Text and Photographs by MICK SHIPPEN
As seen first on ChampaMeuanglao.com
Oft-overlooked Pakse unveils reasons to stay a while longer
In southern Laos, the Mekong river breaks away from the Thai border and winds its way to Pakse. For most visitors, the town is a one-night stopover before they follow the river’s course to Champasak and the Four Thousand Islands or head to the high ground of the Bolaven Plateau. But I found myself in no hurry to leave.
The world’s best-known travel book publisher says of Pakse, “…don’t linger long because there’s not much to do.” Now I’m no fan of pithy maxims but there is one I live by when traveling and it is this; if a guidebook states there is little of interest, you can guarantee it’s a place worth spending time. And that’s exactly how it turned out to be in Pakse.
Downtown Pakse is held within a sweeping bend of the Xe Don river and the mighty Mekong, a geographical location that led to the French
establishing the town as an important administrative outpost in 1905. Over the years it has grown into a bustling commercial centre and is home to Dao Heuang market, one of the biggest and most vibrant fresh markets in Laos. Open dawn until dusk, the market draws villagers from surrounding villages who arrive in shared songthaew trucks to sell food that they have grown, reared, caught or foraged.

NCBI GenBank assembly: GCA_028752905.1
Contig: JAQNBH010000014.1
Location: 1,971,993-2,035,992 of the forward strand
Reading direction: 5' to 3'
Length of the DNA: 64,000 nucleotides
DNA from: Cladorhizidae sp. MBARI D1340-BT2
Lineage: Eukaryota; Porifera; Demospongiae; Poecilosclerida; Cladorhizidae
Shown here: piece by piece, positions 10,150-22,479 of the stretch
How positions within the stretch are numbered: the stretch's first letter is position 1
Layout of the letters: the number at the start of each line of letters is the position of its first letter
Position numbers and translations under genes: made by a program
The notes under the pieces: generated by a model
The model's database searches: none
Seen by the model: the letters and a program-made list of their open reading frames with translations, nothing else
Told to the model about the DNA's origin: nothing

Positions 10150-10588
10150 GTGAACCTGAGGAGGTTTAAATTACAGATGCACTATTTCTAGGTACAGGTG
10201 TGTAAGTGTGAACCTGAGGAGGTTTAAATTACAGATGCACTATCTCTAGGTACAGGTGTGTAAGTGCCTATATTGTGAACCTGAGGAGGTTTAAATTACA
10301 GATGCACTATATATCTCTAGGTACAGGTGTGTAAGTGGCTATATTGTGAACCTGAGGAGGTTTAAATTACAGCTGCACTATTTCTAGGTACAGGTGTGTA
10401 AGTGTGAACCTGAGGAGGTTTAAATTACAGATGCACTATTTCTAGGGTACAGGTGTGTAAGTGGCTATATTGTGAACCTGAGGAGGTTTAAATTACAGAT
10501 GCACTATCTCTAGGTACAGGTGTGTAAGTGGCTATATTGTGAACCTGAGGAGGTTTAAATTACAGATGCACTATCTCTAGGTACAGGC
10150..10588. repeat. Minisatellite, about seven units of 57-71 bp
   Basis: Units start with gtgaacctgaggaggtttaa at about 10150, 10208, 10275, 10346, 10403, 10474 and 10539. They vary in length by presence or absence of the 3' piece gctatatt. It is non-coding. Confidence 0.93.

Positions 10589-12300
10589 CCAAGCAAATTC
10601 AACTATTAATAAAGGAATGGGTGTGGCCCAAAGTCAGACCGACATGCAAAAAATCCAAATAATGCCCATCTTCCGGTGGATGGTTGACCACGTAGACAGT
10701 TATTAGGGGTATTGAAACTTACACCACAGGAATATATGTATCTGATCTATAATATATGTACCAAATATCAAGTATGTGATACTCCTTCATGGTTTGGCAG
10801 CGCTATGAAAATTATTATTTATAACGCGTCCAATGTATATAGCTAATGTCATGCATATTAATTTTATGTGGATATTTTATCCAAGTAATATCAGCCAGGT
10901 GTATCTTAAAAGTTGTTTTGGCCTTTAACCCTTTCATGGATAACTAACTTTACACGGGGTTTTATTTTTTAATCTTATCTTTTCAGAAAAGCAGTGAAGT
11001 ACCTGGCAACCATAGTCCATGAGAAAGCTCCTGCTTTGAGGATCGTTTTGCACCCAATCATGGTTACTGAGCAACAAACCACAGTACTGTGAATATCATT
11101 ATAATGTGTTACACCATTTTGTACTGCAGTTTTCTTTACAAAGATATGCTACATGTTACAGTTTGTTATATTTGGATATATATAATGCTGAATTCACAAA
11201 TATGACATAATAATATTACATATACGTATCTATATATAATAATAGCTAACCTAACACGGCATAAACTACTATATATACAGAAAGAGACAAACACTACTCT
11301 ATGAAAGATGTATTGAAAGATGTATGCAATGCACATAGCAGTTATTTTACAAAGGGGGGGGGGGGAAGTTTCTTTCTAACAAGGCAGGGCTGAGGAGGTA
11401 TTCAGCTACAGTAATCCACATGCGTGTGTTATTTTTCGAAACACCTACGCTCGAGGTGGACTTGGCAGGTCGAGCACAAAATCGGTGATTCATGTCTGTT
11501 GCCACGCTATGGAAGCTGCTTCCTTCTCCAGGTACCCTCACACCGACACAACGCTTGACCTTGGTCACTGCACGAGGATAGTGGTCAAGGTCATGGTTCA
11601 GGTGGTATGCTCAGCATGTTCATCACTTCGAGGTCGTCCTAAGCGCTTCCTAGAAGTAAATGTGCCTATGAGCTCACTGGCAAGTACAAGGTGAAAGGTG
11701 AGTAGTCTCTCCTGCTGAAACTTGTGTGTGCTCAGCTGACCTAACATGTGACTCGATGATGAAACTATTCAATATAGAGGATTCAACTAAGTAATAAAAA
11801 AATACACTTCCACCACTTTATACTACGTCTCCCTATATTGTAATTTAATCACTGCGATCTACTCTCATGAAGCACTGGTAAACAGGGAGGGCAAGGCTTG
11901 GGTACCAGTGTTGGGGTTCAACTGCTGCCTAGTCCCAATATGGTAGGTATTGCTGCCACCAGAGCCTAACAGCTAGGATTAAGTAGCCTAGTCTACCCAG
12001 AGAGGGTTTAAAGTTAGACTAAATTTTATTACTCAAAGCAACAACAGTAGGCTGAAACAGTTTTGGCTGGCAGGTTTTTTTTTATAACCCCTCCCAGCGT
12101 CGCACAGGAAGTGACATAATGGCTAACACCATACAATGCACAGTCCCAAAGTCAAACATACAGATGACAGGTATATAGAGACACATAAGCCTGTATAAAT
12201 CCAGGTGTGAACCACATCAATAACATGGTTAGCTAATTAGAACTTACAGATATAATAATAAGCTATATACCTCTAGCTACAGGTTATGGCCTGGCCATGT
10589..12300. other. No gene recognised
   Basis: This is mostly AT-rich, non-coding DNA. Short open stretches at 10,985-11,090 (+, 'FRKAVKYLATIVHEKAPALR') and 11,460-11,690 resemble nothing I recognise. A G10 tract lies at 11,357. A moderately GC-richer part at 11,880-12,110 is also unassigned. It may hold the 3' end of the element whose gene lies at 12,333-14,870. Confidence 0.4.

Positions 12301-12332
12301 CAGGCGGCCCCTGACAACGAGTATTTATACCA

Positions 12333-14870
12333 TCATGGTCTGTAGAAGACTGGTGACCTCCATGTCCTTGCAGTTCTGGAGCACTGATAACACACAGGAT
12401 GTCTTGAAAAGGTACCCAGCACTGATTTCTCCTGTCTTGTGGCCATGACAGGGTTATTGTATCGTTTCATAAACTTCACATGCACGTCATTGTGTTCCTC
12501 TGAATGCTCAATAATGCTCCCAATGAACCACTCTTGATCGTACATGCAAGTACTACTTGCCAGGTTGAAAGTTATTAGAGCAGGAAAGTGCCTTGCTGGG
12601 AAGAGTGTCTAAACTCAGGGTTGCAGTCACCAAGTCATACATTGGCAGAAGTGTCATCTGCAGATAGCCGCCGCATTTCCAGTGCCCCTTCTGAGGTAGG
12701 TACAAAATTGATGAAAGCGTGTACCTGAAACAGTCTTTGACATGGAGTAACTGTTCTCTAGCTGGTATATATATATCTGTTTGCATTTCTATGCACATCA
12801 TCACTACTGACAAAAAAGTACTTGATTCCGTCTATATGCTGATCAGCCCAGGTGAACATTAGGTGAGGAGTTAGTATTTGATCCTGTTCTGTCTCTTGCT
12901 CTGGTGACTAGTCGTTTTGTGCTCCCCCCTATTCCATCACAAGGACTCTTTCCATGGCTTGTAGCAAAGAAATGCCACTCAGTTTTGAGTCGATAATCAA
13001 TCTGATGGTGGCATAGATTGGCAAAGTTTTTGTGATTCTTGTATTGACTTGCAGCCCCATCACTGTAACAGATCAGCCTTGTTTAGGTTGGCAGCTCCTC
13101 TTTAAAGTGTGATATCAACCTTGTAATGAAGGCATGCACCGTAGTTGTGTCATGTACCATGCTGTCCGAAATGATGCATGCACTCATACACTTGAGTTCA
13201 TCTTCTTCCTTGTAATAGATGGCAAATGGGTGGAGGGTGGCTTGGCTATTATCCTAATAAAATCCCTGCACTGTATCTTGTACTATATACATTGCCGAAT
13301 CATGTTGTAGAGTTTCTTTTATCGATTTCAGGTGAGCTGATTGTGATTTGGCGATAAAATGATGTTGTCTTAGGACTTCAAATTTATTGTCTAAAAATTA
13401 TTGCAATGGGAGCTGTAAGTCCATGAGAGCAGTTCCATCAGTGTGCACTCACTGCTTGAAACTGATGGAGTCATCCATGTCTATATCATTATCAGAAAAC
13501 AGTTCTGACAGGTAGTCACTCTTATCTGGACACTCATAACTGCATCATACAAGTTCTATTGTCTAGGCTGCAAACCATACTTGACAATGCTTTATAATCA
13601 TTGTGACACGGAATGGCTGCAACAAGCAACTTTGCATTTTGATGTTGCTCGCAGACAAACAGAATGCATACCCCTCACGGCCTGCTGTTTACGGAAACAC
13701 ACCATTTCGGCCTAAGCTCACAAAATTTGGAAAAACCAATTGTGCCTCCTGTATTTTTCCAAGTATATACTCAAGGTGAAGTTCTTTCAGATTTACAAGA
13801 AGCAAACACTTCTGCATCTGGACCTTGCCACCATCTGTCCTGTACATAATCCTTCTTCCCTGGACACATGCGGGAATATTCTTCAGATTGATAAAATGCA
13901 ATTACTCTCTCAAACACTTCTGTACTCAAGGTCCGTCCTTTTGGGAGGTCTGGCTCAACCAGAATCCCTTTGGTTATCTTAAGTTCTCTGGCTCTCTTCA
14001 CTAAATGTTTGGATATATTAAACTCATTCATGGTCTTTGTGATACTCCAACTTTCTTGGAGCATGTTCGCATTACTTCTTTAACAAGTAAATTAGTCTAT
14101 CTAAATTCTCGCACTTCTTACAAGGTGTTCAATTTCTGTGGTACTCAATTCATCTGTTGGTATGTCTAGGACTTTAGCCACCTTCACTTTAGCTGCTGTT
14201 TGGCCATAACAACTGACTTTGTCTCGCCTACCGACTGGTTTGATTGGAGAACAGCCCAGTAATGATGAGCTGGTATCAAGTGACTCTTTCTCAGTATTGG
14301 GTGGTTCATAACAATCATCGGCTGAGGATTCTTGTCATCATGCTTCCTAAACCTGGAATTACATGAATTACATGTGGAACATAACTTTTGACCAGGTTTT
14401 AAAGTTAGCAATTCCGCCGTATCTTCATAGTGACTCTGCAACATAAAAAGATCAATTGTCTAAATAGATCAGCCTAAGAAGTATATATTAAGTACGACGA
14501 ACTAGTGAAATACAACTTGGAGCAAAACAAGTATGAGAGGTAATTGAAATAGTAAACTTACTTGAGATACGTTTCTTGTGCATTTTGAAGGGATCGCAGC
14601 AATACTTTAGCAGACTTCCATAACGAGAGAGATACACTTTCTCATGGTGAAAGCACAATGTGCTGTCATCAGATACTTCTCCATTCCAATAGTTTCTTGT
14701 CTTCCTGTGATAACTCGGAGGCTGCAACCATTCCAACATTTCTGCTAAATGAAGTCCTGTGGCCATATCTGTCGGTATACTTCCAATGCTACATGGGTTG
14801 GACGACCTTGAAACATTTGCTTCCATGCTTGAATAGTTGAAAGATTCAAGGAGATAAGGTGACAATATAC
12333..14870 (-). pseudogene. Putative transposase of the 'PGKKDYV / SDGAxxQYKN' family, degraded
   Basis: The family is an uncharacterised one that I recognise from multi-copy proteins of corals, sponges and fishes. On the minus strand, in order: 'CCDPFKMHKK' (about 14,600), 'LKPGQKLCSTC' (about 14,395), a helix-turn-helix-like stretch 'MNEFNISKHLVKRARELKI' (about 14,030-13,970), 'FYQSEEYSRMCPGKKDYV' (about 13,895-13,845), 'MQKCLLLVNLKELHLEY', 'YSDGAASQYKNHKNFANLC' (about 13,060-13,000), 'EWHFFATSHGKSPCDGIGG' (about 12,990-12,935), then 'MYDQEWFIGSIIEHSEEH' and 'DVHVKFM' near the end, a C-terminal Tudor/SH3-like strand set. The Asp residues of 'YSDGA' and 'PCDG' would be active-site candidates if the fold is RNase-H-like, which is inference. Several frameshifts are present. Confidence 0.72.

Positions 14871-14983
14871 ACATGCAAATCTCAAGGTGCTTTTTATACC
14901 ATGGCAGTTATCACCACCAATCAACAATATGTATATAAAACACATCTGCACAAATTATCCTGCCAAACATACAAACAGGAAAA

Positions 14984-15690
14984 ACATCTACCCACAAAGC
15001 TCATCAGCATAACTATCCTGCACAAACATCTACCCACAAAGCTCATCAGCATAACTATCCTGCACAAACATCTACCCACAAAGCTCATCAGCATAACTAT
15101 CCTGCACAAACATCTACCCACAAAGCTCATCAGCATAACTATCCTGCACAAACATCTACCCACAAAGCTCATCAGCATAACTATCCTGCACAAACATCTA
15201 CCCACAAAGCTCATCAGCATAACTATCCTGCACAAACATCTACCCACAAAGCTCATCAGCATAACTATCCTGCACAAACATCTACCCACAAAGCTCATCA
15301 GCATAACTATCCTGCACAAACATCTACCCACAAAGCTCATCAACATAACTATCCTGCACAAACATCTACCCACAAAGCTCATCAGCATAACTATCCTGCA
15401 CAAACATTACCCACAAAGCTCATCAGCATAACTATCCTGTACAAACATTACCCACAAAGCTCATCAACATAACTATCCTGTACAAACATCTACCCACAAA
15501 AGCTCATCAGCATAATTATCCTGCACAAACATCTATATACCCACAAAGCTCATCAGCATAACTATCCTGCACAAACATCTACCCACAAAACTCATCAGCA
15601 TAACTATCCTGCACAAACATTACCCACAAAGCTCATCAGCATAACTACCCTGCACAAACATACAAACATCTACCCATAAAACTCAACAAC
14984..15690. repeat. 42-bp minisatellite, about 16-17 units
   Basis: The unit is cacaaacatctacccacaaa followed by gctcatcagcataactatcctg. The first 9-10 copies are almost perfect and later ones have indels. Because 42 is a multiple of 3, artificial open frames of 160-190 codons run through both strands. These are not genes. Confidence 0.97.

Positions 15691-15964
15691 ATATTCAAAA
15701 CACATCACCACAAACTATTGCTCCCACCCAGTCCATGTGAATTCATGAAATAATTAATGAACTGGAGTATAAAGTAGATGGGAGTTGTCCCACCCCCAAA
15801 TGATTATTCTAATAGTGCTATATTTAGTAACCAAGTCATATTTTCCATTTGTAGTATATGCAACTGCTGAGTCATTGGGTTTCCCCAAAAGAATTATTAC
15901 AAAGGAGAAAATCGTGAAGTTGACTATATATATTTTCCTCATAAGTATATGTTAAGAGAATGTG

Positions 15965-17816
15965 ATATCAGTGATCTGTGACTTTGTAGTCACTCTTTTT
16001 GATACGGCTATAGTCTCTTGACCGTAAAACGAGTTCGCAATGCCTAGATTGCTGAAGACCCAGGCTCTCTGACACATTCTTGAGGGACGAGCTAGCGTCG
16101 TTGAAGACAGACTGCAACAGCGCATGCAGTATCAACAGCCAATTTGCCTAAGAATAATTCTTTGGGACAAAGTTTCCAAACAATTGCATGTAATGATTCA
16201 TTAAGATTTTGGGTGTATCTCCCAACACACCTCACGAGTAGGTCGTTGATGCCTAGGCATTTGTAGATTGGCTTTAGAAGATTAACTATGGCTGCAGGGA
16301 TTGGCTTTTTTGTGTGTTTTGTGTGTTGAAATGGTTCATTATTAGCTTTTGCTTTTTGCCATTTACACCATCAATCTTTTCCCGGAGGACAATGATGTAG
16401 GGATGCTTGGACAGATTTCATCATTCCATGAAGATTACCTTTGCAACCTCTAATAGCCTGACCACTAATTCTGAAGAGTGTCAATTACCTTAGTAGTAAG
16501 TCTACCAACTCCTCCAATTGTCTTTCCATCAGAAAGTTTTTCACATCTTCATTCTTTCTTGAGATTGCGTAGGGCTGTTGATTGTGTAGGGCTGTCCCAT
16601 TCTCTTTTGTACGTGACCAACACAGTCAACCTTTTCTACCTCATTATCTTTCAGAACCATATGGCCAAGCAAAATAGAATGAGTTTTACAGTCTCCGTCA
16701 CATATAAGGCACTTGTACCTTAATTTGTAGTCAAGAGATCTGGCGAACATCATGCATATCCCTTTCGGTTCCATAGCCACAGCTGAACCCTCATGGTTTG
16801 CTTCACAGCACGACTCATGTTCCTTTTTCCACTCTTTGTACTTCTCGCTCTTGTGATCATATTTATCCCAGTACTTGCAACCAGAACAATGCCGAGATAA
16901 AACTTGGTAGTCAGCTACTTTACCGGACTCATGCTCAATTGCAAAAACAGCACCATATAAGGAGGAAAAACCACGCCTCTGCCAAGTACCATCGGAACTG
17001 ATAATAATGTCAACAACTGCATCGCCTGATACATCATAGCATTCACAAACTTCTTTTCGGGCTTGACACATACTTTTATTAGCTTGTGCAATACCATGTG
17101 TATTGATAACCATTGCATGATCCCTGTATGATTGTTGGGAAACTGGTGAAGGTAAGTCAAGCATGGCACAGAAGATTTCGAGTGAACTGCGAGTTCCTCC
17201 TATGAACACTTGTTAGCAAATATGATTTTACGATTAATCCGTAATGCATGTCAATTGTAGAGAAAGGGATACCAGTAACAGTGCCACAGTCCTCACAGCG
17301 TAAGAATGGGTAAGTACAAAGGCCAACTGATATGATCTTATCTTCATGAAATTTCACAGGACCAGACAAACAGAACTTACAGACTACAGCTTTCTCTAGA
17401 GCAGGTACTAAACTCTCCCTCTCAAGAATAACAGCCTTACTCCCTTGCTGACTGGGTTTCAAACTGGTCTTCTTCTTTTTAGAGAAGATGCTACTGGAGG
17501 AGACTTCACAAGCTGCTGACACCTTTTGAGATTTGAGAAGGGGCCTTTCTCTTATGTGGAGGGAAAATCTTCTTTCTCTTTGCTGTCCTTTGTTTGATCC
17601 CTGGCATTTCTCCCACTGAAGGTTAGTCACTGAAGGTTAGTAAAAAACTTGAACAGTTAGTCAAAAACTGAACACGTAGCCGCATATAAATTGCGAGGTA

Dao Heaung market also functions as a distribution centre for traders who purchase fish caught in the waters around the 4,000 Islands, as well as vegetables from outlying farms, which are sent up to Vientiane’s own and equally vibrant Khoua Din market. A visit to Dao Heuang market is an assault to the senses; colorful, chaotic and an unmissable experience. To capture it in full swing, rise early and go at 6 am. A smaller afternoon section operates from around 4 pm and is equally atmospheric. Nearby, there is also a daily roadside pig market where locals haggle with Vietnamese traders for the best price on piglets.
Although new buildings dominate the Pakse skyline, there are still pockets of faded colonial-era charm to enjoy. A short section of the backstreet called Thaluang provides a glimpse of past splendours but alas this row of crumbling 1920s shophouses stands as testament to years of neglect. So far only two buildings have benefited from restoration and the new lease of life they deserve; as Se Se Wine & Beer and 124 Thaluang Coffee which serves local coffee from Pakxong. One of the most impressive and fully restored buildings in town is the Chinese Association Building on Road 10 but it is fun walking the streets in search of other less polished gems.